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Many of us have grown up aspiring to follow in the footsteps of modest income families and new immigrants who worked hard to achieve the “American Dream”, a term coined by historian James Truslow in 1931.

The American Dream conjures up thoughts of equal opportunity, affluence, overcoming barriers, climbing in social class, being the best we can be and living a life of freedom, reward and happiness.

As Canadians, we scarcely refer to the “Canadian Dream”, but perhaps now we ought to. According to a recent New York Times report, Canada’s median income level may now exceed that of the U.S.

More than just higher median incomes and faster income growth, Canada has seen greater movement up and down the economic ladder. Simply put, there’s more social mobility here which means you’re more likely to climb the ladder of success here than you are in America.

Canadian men born into the lowest income bracket have a 38% chance of reaching the top half of the income distribution by the time they’re adults. The equivalent odds in America are only 30%.

In Canada, the middle class is amongst the richest in the world. We receive nearly free health care, live longer and work fewer hours than Americans. Still, while we may be relatively lucky to live and work on Canadian soil, that doesn’t mean the Canadian Dream is being achieved by the masses. Income growth in Canada is still modest and nearly 7% of Canadians remain unemployed.

The Canadian Dream may be more alive in Canada than the US, but the gap between rich and poor in Canada is still large. Most of us still strive to earn a higher income and rise in social class.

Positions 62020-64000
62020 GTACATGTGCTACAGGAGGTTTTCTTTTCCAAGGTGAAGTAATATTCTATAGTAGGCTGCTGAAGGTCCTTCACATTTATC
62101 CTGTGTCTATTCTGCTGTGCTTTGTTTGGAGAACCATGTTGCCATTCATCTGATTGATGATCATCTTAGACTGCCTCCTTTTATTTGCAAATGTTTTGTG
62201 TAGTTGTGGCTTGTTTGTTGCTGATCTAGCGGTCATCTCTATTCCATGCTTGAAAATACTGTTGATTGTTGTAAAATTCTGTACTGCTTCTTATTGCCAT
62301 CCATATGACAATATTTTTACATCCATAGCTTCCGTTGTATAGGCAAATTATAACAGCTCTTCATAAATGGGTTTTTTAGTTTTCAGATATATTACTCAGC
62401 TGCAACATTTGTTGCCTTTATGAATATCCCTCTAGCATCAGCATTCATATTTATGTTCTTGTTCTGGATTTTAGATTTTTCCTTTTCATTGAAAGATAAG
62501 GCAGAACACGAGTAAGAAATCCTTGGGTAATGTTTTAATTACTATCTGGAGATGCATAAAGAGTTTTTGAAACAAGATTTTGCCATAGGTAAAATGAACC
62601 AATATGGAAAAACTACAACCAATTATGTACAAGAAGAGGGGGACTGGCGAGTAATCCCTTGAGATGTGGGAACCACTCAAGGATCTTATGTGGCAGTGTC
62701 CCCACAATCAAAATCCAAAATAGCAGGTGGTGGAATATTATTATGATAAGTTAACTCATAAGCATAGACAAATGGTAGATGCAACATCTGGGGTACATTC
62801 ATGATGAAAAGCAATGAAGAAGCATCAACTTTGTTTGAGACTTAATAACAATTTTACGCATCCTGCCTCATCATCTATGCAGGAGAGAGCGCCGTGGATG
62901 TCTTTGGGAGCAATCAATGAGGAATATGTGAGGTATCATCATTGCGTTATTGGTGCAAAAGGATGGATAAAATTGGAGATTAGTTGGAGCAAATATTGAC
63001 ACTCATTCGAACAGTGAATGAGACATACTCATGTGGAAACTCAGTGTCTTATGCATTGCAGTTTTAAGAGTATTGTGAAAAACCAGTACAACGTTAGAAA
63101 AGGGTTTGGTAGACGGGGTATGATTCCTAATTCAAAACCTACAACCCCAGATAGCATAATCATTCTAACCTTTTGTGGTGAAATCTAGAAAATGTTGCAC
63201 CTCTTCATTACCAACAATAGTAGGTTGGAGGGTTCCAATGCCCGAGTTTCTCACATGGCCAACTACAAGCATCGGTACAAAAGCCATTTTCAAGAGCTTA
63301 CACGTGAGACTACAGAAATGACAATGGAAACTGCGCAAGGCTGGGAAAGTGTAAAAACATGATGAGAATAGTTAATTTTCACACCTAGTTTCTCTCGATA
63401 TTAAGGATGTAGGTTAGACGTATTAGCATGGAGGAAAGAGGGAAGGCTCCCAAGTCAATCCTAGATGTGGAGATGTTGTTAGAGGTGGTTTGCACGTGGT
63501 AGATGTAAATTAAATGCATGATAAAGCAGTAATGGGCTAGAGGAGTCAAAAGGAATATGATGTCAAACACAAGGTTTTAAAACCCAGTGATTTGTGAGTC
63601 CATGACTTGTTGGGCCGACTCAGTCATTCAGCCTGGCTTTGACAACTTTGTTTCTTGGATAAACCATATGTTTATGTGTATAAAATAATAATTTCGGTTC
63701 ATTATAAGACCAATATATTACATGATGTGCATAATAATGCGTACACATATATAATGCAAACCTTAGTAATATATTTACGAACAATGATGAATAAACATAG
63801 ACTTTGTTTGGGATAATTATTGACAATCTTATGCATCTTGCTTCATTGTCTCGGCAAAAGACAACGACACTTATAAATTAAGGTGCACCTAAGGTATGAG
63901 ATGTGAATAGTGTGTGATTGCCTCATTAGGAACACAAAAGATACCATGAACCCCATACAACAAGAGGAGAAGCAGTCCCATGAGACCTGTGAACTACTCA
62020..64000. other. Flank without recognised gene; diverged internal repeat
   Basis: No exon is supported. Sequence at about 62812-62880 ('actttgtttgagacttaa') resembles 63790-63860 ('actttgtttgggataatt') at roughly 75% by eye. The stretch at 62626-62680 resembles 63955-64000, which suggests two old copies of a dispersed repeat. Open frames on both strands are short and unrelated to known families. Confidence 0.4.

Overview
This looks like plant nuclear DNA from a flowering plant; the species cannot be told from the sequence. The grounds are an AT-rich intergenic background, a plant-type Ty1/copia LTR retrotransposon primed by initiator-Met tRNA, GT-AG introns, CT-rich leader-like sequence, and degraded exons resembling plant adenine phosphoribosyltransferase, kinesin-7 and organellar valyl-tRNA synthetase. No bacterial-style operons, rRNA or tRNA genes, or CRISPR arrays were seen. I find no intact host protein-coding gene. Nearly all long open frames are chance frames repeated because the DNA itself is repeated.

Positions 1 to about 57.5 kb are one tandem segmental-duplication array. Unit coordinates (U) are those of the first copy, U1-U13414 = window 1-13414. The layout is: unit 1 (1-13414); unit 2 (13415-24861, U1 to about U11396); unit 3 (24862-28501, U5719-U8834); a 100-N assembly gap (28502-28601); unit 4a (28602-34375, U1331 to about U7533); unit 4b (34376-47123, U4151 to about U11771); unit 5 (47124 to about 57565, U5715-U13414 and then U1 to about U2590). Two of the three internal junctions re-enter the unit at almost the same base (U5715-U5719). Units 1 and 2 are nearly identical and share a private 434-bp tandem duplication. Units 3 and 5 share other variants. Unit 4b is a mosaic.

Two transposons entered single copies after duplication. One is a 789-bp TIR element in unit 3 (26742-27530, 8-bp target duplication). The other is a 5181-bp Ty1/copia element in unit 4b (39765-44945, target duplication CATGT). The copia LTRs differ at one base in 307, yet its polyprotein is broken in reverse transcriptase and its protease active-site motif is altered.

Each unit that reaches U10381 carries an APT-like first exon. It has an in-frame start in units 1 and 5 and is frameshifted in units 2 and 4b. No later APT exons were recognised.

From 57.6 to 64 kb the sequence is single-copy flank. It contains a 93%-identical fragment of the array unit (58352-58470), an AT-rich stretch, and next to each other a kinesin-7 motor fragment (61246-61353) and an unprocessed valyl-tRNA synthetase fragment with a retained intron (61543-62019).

Unfortunately, there are barriers to entry into entry-level jobs and training programs across North America. The disturbing reality is that many training programs and entry-level jobs oblige that stringent requirements and specific qualifications be met prior to application. These requirements can be extremely difficult if not impossible to meet.

An aspiring driver can obtain their AZ license and seek employment. However, most companies only hire drivers with 1 to 3 years of experience. That leaves drivers in an ironic and troubling position. How is a newly certified driver supposed to receive a year of driving experience if they just got their license? This has remained true in the industry for decades.

Formed over 10 years ago as a subsidiary of The Musket Transport Ltd., CHET is effectively a solution to this employment conundrum. CHET provides high-quality training in the form of expert classroom education and hands-on, one-on-one in-truck training.

Many successful graduates of CHET need not fret about where to get a hard-to-find year of professional driving experience in order to secure a job with a respected carrier. The reason why? Confident in the superior drivers’ training CHET grads receive, The Musket Transport Ltd. extends employment to many of them without requiring the year of experience required by many other carriers.

Why was CHET and its employment relationship to The Musket Transport Ltd. established? The Musket Transport CEO, was touched personally by these struggles at the beginning of his own driving career. He received his license but had great difficulty finding a job as he lacked the necessary year of driving experience. Luckily for aspiring drivers in Ontario, CHET has facilitated a tangible job connection to newly licensed drivers.

Contact a CHET representative today to learn more about our training program.

We Train, We Employ.